Armin van Buuren is not the only Dutch DJ that has made a name for himself internationally. Other globally successful DJ’s from the Netherlands include Tiesto, Junkie XL and Sander Kleinenberg. Whereas in the US dance music still revolves around a scene that is mainly underground, in Europe it has since long been a popular mainstream genre.

Robots, bones and fireflies: Dutch designer Joris Laarman in Chelsea gallery

March 25, 2010

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Heat Wave Radiator

This month Dutch Designer Joris Laarman unveils his latest work in Friedman Benda, a design gallery in my old neighborhood of Chelsea, Manhattan. The exhibit titled Joris Laarman Lab shows some of Laarman’s cutting edge experiments in which design and science meet.

Joris Laarman was born in the Dutch countryside in 1979 and graduated cum laude from the Eindhoven Design Academy in 2003. He soon made a name for himself when his graduation project Heat Wave was picked up by Droog, the internationally renowned conceptual Dutch design company. Heat Wave is a radiator made from rococo swirls of concrete. The product combines style and aesthetics with the functionality of the material – concrete conducts heat more efficiently than metal.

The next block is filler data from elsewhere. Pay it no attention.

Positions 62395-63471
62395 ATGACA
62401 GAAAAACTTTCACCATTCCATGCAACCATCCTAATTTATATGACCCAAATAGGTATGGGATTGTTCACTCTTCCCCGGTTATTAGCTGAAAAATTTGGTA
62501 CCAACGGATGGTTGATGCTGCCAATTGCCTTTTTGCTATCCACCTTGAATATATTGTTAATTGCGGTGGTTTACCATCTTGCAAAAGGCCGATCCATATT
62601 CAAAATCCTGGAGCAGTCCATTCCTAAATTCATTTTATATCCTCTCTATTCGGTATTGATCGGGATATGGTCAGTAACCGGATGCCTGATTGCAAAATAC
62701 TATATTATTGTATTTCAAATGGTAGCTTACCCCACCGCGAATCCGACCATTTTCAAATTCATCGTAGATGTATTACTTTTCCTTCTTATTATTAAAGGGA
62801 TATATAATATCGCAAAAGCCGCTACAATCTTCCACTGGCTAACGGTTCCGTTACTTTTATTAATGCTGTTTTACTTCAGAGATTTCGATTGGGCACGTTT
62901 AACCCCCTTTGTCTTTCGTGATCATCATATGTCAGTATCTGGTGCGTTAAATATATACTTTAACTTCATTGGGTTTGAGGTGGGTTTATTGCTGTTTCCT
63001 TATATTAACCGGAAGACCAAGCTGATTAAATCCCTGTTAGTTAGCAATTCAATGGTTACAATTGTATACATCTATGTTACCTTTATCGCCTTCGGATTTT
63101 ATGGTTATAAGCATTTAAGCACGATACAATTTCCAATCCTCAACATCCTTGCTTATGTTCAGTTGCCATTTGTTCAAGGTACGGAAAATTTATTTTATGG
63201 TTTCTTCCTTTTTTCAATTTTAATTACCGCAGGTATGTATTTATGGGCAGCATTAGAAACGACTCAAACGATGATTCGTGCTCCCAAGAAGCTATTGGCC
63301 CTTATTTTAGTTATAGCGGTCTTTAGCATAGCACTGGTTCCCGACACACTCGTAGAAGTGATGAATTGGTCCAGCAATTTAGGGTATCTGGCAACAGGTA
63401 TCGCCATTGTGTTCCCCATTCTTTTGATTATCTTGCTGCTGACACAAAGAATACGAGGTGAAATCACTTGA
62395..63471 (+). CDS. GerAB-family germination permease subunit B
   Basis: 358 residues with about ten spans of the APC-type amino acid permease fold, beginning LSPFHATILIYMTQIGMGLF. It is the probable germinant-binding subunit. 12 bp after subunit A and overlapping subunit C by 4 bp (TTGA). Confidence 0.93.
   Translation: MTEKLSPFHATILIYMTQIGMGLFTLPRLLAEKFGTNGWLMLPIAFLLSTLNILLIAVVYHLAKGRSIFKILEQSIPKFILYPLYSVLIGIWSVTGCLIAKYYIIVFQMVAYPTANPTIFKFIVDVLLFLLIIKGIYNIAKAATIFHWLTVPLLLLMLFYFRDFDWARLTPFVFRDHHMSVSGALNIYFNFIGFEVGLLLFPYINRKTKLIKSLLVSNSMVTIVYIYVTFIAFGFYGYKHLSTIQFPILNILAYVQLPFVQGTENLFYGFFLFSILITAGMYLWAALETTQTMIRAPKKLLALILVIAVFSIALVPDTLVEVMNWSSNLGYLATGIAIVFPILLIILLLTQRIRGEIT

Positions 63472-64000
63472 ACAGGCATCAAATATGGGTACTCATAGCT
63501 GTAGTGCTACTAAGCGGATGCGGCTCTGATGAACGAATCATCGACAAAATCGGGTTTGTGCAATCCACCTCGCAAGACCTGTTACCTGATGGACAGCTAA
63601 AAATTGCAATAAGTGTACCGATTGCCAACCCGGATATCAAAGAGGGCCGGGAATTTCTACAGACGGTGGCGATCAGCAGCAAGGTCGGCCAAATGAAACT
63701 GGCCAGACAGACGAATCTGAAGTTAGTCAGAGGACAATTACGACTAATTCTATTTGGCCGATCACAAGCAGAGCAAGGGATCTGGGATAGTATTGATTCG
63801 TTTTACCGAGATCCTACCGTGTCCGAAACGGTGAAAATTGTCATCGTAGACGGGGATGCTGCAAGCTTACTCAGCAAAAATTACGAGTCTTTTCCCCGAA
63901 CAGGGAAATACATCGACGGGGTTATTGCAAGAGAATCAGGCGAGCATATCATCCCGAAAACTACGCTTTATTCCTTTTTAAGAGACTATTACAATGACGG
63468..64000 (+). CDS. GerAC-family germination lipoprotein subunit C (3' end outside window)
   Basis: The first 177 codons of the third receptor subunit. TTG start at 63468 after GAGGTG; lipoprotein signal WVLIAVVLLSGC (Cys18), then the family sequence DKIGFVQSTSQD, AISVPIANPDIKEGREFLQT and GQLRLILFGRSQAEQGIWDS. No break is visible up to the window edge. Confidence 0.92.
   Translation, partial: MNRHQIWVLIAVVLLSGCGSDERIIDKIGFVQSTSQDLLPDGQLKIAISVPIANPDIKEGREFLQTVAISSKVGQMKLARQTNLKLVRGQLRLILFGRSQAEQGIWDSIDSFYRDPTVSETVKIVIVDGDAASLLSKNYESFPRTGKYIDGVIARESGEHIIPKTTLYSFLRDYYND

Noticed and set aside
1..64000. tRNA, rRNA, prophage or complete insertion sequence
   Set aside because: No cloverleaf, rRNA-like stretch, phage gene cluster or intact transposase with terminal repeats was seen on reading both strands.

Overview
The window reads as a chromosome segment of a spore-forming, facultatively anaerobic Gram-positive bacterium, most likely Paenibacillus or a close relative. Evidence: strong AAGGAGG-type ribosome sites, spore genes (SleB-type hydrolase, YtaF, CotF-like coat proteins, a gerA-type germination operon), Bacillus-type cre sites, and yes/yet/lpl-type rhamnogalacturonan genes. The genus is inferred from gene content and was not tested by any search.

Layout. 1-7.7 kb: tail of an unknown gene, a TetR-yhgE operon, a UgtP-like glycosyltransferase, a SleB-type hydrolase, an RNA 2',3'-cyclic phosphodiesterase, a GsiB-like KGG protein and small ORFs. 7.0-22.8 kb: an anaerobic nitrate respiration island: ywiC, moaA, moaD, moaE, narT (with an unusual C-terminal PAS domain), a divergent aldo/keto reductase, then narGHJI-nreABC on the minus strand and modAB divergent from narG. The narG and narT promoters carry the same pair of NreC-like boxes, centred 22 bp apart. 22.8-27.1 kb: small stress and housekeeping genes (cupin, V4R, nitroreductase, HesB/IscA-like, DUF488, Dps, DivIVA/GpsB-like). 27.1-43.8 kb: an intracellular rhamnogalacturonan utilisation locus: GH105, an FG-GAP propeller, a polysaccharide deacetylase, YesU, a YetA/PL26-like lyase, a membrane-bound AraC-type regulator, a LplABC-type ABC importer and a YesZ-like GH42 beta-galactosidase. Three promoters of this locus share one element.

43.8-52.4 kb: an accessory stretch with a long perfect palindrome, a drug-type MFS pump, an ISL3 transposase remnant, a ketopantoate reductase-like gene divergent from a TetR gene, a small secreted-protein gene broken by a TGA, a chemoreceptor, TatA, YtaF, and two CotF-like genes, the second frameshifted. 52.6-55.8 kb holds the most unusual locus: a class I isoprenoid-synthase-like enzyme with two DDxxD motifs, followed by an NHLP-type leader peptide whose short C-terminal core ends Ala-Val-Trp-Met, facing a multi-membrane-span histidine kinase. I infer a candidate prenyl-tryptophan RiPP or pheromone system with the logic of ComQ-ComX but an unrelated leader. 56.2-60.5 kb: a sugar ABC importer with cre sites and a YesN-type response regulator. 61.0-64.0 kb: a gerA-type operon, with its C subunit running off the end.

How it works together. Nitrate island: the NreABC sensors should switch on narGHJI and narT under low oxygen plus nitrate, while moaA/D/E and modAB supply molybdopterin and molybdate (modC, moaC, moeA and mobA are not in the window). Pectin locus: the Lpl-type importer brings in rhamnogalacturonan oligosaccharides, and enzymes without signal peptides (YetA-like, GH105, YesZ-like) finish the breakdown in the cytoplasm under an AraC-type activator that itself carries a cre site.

Bone Chair

In 2004 Laarman started Amsterdam based Joris Laarman Lab, an ‘experimental playground’ in which the designer collaborates with scientists, engineers and craftsmen on projects at the intersection of design and science. Laarman’s Bone Chairs – made with 3D optimization software that simulates bone growth – were featured at the 2008 blockbuster MoMa show Design and the Elastic mind.